Calif. Cafés are ban­ish­ing paper cups

Antelope Valley Press - - Front Page - By JO­CE­LYN GECKER As­so­ci­ated Press

SAN FRANCISCO — A new café cul­ture is brew­ing in the San Francisco area, where a grow­ing num­ber of cof­fee houses are ban­ish­ing paper to-go cups and re­plac­ing them with ev­ery­thing from glass jars to rental mugs and BYO cup poli­cies.

What started as a small trend among neigh­bor­hood cafes to re­duce waste is gain­ing sup­port from some big names in the city’s food and cof­fee world.

Cel­e­brated chef Do­minique Crenn, owner of the three­star Miche­lin restau­rant Ate­lier Crenn, is open­ing a San Francisco café next year that will have no to-go bags or dis­pos­able cof­fee cups and will use no plas­tic. Cus­tomers who plan to sip and go at Bou­tique Crenn will be en­cour­aged to bring their own cof­fee cups, says spokes­woman Kate Bittman.

On a big­ger scale, the Blue Bot­tle cof­fee­house chain, which goes through about 15,000 to-go cups a month at its 70 U.S. lo­ca­tions, says it wants to “show our guests and the world that we can elim­i­nate dis­pos­able cups.”

Blue Bot­tle is start­ing small with plans to stop us­ing paper cups at two of its San Francisco area branches in 2020, as part of a pledge to go “zero waste” by the end of next year. Cof­fee to-go cus­tomers will have to bring their own mug or pay a de­posit for a re­us­able cup, which they can keep or re­turn for a re­fund. The de­posit fee will likely be be­tween $3 and $5, the com­pany said.

Blue Bot­tle’s pi­lot pro­gram will help guide the com­pany on how to ex­pand the idea na­tion­wide, CEO Bryan Mee­han said in a state­ment.

“We ex­pect to lose some busi­ness,” he said. “We know some of our guests won’t like it — and we’re pre­pared for that.”

Larger cof­fee and fast-food chains around the U.S. are feel­ing a sense of ur­gency to be more en­vi­ron­men­tally friendly, and will no doubt be watch­ing, said Brid­get Croke, of New York-based recycling in­vest­ment firm Closed Loop Part­ners, which is work­ing with Star­bucks and Mc­Don­ald’s to de­velop an eco-friendly al­ter­na­tive to the dis­pos­able cof­fee cup.

De­spite the name, to­day’s con­ven­tional paper cups for hot drinks aren’t made solely from paper. They also have plas­tic lin­ings that pre­vent leak­age but make them hard to re­cy­cle, Croke said. She says it’s un­likely large na­tional chains will ban­ish dis­pos­able cups, in the im­me­di­ate term, or per­suade all cus­tomers to bring mugs, so they’re look­ing for other so­lu­tions.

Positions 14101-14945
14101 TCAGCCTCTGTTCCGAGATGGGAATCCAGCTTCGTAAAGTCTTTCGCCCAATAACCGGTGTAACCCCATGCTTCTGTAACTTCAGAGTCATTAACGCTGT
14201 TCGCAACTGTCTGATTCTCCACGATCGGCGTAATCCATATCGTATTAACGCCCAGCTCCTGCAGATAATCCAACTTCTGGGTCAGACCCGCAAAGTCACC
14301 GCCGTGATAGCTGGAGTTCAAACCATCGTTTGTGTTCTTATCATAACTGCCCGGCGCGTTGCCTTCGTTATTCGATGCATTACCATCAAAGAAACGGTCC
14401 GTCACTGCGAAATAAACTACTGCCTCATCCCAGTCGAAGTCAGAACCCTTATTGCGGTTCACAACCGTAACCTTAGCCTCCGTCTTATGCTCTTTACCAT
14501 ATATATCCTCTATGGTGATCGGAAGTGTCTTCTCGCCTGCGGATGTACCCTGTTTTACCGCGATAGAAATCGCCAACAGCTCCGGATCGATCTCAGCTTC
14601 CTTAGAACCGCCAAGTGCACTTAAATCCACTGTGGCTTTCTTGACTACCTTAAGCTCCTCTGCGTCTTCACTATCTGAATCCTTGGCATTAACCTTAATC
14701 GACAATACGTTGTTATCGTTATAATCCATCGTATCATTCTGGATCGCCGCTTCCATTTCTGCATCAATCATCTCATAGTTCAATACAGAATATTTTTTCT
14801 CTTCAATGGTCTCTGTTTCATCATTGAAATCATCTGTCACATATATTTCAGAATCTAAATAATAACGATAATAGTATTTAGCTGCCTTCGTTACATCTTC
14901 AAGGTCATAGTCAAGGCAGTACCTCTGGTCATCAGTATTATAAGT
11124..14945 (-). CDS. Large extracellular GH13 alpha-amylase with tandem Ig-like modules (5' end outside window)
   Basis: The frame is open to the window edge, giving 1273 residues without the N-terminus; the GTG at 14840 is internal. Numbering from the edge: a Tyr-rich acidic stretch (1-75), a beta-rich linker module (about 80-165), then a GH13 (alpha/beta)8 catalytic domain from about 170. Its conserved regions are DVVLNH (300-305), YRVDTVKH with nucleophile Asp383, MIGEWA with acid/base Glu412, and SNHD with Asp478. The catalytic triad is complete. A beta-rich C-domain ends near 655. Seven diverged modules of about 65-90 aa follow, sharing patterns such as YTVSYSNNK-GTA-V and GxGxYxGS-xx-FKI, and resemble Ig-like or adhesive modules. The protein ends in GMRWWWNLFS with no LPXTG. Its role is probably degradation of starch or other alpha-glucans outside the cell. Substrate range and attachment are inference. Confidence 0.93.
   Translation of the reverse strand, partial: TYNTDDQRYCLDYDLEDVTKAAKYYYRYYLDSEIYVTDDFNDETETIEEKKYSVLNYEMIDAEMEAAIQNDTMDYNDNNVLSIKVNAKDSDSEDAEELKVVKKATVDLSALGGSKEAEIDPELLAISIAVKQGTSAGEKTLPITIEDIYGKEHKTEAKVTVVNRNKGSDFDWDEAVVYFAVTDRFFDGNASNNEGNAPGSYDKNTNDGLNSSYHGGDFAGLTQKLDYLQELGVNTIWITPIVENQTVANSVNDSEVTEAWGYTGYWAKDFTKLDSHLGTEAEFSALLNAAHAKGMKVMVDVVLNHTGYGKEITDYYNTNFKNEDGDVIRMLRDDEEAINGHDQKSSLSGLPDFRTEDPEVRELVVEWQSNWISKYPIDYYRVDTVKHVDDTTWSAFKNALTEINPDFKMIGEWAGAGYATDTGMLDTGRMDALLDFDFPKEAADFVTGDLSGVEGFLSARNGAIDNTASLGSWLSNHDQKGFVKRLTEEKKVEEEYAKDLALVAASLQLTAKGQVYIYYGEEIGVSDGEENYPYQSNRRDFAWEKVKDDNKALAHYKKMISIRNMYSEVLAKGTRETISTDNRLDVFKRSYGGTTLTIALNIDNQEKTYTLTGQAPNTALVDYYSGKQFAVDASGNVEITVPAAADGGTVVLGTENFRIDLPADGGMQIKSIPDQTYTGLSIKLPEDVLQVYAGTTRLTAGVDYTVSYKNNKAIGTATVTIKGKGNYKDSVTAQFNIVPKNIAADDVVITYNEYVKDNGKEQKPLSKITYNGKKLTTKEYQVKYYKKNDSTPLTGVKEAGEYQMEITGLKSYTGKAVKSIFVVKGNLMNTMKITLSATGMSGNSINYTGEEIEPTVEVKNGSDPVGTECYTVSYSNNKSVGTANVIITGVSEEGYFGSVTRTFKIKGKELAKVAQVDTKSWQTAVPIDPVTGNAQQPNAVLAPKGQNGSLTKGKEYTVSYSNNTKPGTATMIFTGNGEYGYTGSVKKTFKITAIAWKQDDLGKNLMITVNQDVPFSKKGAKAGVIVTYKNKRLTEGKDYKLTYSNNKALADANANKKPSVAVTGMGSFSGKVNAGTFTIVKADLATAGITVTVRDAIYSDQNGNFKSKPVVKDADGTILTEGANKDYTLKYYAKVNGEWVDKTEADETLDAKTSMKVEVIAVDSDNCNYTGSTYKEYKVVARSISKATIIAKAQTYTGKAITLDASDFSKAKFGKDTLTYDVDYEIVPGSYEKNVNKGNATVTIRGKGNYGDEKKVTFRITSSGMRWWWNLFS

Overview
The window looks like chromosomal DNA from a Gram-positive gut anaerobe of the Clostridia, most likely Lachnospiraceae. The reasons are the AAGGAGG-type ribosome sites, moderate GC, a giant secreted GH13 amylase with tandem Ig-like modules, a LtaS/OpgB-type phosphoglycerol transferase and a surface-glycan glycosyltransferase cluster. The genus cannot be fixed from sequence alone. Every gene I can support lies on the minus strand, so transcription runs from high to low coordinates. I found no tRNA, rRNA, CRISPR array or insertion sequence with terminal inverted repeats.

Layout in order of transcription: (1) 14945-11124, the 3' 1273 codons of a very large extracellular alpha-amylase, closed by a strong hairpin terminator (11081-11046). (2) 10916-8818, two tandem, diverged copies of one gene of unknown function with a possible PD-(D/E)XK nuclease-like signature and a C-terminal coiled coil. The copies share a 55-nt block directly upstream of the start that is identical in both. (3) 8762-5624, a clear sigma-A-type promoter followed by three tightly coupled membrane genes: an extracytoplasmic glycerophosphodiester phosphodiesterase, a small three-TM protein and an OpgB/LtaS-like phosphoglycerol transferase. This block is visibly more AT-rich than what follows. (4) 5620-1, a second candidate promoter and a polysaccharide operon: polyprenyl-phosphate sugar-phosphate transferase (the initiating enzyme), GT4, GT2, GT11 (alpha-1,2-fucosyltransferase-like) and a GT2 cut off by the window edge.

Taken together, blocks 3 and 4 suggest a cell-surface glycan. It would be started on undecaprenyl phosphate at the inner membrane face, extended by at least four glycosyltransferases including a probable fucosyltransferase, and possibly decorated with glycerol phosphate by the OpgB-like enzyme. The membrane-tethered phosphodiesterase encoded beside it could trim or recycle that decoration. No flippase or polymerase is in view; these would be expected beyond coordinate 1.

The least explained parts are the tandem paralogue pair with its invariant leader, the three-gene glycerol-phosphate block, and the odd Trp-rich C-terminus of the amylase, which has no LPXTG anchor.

Star­bucks, which has more than 15,000 U.S. cafes and about 16,000 in­ter­na­tion­ally, plans to test newly de­signed re­cy­clable cups in five cities next year: San Francisco, Seat­tle, New York, Van­cou­ver and Lon­don, spokes­woman Noelle Novoa said.

Cal­i­for­nia cities have long been lead­ers in recycling and pass­ing laws to en­cour­age eco-friendly habits.

This year, the state be­came the first to ban restau­rants from au­to­mat­i­cally hand­ing out plas­tic straws with drinks. It was also the first, in 2014, to pro­hibit stores from pro­vid­ing dis­pos­able plas­tic gro­cery bags to shoppers, and bags at check­out now cost 10 cents.

Also this year, San Francisco In­ter­na­tional Air­port be­came the na­tion’s first major air­port to stop sell­ing wa­ter in plas­tic bot­tles. Wa­ter is now sold in glass bot­tles and alu­minum cans, and trav­el­ers are en­cour­aged to bring their own empty bot­tles to fill up for free.

Start­ing in Jan­uary, cafes and restau­rants in Berke­ley will charge 25 cents for dis­pos­able cups, and San Francisco is con­sid­er­ing sim­i­lar leg­is­la­tion.

An­tic­i­pat­ing the fee, a group of about a dozen Berke­ley cafes teamed up in a mug-shar­ing pro­gram, where cus­tomers can rent a stain­less steel cup from one cafe and drop it off at any of the oth­ers. Ves­sel, the Colorado start-up that pro­vides the cups, has a sim­i­lar pro­gram run­ning in Boul­der.

Many cof­fee drinkers in the San Francisco area are tak­ing Blue Bot­tle’s an­nounce­ment in stride.

“Of course it’s a good idea,” said free­lance writer Tracy Schroth, at a Blue Bot­tle cafe in Oak­land. “It’s such a small step to ask peo­ple to bring their own cup. Peo­ple just have to get into the mind­set.”

At a Blue Bot­tle in San Francisco, elec­tri­cian Jeff Michaels said he does love the cof­fee but doesn’t want to pay more if he for­gets a mug.

“I paid al­most $7 for this cof­fee,” Michaels said, sip­ping a cafe mocha. “How much are peo­ple will­ing to pay for a cof­fee?”

Small-café owner Kedar Korde is op­ti­mistic that one day it will be­come trendy for cof­fee drinkers to carry around re­us­able mugs, just like stain­less steel wa­ter bot­tles have be­come a must-have ac­ces­sory in the San Francisco area.

As­so­ci­ated Press

In this photo taken on Thurs­day, a Blue Bot­tle Cof­fee paper to-go cup rests on a ta­ble out­side one of their cafes in San Francisco.

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